Finally, it should be noted that the animation of the avatar has more degrees of freedom than can be estimated by the sensor units used. Hence it is an underdetermined problem. In a real life setting, it is assumed that the PD patients wear as few sensor units as possible to increase convenience. Presumably, patients will wear four sensors on the limbs and one at the hip. Hence, animation of a patient’s movement with MARG sensor data is only possible when the patient is performing predefined movements, where assumptions can be made about the posture and the movement. For the given case of the pronation-supination task, the movement of the upper arm has to be estimated by the motion model. For the presented application, namely the animation of UPDRS exercises, the avatar is suitable and animation is possible.

5. Conclusions

In summary, both the developed classification model as well as the avatar have shown good evaluation results for the pronation-supination motor task. The mean agreement between: (a) the ratings based on video and (b) the automatically classified UPDRS is 0.48 and (c) the 3D avatar is 0.47. The ratings from (b) and (c) are comparable with ratings based on video recordings. Thus, the classifier can be used for a quantitative overview of the monitoring period and the avatar is similarly suitable for assessing the UPDRS as video recordings. In the future, we plan to optimize the avatar by adding shadows to the animation and to omit the upper arm sensor, replacing it with a model to estimate the upper arm movement. The suitability of the avatar will be assessed by implementing more UPDRS exercises, including exercises that involve lower extremity movement, as well as whole body movements like sit-to-stand task. These additions and improvements will then be evaluated in a follow-up study, involving a larger set of patients and control subjects as well as neurologists for assessment. The data sets obtained during this study will, in turn, be used for evaluation and the further development of the classifier.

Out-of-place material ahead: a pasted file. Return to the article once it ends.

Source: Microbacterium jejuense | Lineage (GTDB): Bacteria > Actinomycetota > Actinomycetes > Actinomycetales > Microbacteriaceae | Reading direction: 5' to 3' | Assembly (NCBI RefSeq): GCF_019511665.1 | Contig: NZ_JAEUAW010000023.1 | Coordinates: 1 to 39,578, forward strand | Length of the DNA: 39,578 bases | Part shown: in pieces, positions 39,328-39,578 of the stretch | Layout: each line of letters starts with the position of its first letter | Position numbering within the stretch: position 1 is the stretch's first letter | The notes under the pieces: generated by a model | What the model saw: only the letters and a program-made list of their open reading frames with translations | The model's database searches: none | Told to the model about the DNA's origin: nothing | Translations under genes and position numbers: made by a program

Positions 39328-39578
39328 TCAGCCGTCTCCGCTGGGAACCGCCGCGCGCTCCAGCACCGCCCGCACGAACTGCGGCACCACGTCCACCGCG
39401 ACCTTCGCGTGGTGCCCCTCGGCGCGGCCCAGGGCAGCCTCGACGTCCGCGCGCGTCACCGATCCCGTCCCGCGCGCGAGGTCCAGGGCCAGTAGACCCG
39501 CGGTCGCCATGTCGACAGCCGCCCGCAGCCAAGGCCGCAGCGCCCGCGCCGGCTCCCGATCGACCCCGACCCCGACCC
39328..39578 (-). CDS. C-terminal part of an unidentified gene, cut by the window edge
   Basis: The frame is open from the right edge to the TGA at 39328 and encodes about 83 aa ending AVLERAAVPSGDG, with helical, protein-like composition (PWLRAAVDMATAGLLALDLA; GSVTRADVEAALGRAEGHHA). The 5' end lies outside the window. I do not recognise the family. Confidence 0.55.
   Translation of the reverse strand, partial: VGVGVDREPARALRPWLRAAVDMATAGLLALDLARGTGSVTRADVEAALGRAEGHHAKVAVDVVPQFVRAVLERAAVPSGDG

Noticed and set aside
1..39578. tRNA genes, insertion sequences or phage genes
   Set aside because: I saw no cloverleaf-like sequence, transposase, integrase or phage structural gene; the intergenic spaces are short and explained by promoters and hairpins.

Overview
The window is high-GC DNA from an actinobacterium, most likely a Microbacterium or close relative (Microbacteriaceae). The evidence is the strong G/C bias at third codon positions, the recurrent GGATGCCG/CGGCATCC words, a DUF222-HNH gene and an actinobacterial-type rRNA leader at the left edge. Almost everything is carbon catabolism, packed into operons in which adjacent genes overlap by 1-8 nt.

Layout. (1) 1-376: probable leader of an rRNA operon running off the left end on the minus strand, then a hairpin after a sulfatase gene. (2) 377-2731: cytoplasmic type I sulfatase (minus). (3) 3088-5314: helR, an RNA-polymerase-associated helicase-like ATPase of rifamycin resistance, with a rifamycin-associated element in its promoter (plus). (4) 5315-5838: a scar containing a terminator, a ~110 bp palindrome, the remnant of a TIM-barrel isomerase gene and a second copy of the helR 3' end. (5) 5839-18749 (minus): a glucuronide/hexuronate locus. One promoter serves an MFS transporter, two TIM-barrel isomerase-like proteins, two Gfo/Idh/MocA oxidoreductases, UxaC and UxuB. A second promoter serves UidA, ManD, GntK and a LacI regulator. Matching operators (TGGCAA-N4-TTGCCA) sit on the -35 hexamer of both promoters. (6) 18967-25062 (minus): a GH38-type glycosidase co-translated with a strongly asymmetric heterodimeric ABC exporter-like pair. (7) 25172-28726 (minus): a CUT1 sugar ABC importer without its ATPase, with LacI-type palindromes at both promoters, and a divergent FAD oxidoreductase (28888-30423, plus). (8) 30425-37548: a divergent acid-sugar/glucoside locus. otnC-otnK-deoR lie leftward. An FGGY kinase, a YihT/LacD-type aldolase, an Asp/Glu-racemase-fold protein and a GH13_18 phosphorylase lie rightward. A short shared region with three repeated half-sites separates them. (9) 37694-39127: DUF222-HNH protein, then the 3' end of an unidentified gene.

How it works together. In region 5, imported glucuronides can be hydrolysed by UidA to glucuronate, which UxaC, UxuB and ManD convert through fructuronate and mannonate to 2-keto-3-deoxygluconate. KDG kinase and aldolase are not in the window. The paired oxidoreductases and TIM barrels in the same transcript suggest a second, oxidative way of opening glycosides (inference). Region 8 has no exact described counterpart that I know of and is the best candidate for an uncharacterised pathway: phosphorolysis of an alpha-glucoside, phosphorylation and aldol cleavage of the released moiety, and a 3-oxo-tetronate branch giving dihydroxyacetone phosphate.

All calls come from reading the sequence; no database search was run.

Acknowledgments

This work was supported by a grant from the Ministry of Science, Research and the Arts of Baden-Wuerttemberg (Az: 33-7533-7-11.6-10/2). The authors want to thank J Horvath, M Denk and R Goetzfried for their contribution and M Munz for his professional advice. Particular thanks are due to M Stuber and K Dubies for their support and all neurologists of the RKU for their time and valuable feedback.

Author Contributions

N.E.P. was mainly responsible for planning and conducting the study, the classification algorithm and statistics, structuring and writing the article and made substantial contributions in implementing the avatar. L.K.P. and R.A.B. made substantial contributions in raw data analysis and critical revision of the article. J.K. was medical supervisor, supported the study and was involved in critical revision of the article.

Conflicts of Interest

The authors declare no conflict of interest.

Abbreviations

The following abbreviations are used in this manuscript (listed by appearance in text):
PDParkinson’s disease
UPDRSUnified Parkinson Disease Rating Scale
MDSMovement Disorder Society
MARGmagnetic, angular rate (gyroscope) and gravity (accelerometer)
PDQParkinson’s Disease Questionnaire
SVMSupport Vector Machine
SDstandard deviation
R²coefficient of determination
ANOVAAnalysis of Variance
BMIbody mass index

Appendix A

On Zenodo you find the following supplementary data:
  • Description and mathematical details about all 51 features
  • anonymised data about the subjects (age, gender, PD patient/control group)
  • 51 data features for each record
  • results of the different UPDRS ratings from all neurologists and the classificator
  • raw data of the pronation-supination phase in single data files (csv)

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Figure 1. Comparison of UPDRS ratings based on (a) Video recordings; (b) Automated classification algorithm; (c) Animated 3D avatar.
Figure 1. Comparison of UPDRS ratings based on (a) Video recordings; (b) Automated classification algorithm; (c) Animated 3D avatar.
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Figure 2. The sensor board (a) in comparison with a 20 cent coin and (b) in the casing; (c) axis of the sensor unit placed on the avatar’s arm.
Figure 2. The sensor board (a) in comparison with a 20 cent coin and (b) in the casing; (c) axis of the sensor unit placed on the avatar’s arm.